Frankly, the numbers are a mess, as we reported earlier, and it depends on who you ask.
If you use figures provided the Department of Performance Monitoring and Evaluation in the Presidency, then Zuma’s claim was correct – in 2012. That is the last year for which they provided development indicators.
However, if you ask the Department of Energy, their records point to a total of 2.2-million households without electricity in June 2013. This is the most recent figure available. According to their figures around 85.3% of households are connected to the electricity grid, against a 2014 target of 92%.
Why the big discrepancy? We have sent a query to the department of energy and will update this report when they respond.
Judging by the calls to radio stations and the reaction on social media, many South Africans were shocked by the president’s announcement that foreigners will not be allowed to own land in South Africa in future.
Does this mean foreign-owned land will soon be expropriated?
Details of the Regulation of Land Holdings Bill are sketchy at this stage as the proposed bill is “probably still being drafted”, said Judith February, a political commentator and senior associate at the Institute for Security Studies (ISS).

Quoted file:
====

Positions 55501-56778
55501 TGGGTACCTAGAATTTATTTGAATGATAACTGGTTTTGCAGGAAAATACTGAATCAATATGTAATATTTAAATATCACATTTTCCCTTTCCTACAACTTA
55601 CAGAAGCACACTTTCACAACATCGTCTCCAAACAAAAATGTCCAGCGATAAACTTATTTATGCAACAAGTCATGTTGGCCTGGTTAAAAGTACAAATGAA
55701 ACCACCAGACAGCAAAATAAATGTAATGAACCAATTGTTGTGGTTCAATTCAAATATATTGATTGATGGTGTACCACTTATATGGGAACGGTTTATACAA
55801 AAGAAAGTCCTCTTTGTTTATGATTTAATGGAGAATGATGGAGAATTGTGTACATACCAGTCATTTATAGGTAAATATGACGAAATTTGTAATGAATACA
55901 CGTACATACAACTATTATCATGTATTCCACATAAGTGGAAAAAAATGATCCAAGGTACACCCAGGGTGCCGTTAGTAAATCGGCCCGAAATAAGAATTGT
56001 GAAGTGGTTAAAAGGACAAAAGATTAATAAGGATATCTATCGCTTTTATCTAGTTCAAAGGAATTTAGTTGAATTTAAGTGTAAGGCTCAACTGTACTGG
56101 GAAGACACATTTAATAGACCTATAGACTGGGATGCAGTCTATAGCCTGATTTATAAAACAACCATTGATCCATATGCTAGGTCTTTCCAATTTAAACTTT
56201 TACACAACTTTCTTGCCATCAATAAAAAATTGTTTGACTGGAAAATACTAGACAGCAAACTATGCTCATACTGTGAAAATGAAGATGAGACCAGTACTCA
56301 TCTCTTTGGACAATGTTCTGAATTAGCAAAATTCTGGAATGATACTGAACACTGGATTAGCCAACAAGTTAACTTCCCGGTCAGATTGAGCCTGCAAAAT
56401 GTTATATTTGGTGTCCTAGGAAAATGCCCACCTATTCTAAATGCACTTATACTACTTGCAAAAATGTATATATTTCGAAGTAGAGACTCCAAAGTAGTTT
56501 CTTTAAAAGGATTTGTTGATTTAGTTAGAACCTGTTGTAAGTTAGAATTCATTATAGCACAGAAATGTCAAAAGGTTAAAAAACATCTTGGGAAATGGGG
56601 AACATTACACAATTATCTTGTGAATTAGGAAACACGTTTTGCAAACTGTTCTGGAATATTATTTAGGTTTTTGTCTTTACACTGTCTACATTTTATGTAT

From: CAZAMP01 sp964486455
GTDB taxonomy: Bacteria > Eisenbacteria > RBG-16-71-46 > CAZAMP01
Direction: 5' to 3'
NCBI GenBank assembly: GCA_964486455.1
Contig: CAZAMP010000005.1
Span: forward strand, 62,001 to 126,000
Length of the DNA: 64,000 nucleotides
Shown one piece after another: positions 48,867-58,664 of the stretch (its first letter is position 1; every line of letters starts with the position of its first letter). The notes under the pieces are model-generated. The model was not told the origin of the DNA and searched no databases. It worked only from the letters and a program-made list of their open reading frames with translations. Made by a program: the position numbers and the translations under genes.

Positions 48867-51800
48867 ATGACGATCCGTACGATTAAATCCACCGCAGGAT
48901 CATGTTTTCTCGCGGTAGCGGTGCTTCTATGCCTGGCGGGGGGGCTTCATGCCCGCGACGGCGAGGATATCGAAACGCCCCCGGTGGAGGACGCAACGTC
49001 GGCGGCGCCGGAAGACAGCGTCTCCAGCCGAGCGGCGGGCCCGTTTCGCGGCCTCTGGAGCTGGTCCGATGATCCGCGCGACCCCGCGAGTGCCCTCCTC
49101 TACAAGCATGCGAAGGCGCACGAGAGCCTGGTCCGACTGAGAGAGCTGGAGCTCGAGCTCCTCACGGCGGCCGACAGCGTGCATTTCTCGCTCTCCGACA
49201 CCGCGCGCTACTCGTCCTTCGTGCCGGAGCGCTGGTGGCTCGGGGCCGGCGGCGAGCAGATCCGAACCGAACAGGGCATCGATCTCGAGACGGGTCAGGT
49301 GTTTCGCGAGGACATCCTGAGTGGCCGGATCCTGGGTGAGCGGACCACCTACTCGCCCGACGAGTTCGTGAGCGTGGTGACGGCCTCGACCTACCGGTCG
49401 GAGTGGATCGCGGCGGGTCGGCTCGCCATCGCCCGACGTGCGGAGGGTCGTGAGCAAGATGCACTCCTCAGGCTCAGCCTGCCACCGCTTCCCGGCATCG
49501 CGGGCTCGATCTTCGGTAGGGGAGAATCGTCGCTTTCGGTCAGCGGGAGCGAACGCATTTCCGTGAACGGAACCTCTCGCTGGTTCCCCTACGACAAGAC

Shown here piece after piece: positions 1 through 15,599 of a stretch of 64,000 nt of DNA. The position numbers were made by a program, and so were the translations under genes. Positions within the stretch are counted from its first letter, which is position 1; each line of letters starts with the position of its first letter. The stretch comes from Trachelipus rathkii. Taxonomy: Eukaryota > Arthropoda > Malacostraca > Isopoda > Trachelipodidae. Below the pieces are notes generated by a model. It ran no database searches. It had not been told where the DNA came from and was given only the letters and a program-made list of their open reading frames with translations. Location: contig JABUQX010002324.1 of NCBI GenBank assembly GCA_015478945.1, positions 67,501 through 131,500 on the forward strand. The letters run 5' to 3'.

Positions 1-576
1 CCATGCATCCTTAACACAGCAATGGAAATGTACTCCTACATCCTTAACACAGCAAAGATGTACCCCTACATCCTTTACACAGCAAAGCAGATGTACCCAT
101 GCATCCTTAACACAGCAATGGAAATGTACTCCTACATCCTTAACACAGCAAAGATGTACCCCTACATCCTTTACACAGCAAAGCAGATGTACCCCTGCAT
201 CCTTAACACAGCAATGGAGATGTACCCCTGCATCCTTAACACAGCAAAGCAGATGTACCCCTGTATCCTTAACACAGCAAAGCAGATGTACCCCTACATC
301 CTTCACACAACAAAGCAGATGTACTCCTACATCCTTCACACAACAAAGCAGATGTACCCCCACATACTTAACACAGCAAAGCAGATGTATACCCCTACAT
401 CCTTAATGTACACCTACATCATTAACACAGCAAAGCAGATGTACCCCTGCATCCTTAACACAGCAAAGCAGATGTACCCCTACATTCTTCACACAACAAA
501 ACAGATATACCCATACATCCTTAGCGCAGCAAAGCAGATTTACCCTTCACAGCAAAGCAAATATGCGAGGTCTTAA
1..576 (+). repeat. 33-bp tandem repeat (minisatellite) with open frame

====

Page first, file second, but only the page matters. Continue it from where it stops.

We can however glean information from comments made by the minister of land reform and rural development, Gugile Nkwinti. He announced the planned bill in July last year in parliament.
Under the bullet point “Land owned by foreign nationals” he stipulated that the bill would provide for:
- No ownership of land by foreign nationals as a principle.
- Convert current ownership into long term lease after a land audit has been finalised.
Subsequently Nkwinti was quoted saying: "[I]t is possible that we could experience difficulties making the law retrospective on this question”.
If the bill goes through, there will likely be a future cut-off date after which foreigners would be barred from buying South African property. Instead, they would have the option of leases running “for a minimum of 30 years”.
Neither Nkwinti’s spokesman, Mtobeli Mxotwa, nor the department’s spokesman, Sehloho Mphati, responded to calls or messages today.
But it is not only foreigners who are likely to be affected by the proposed bill. The Regulation of Land Holdings Bill intends to require all property buyers to disclose their gender and race, in addition to nationality.
“My thoughts are that the race registration is deeply regressive, potentially very dangerous, and also difficult to implement… shades of the old pencil test by bureaucrats?” said Cherryl Walker, professor of sociology at the University of Stellenbosch and author of Landmarked: Land Claims and Land Restitution in South Africa.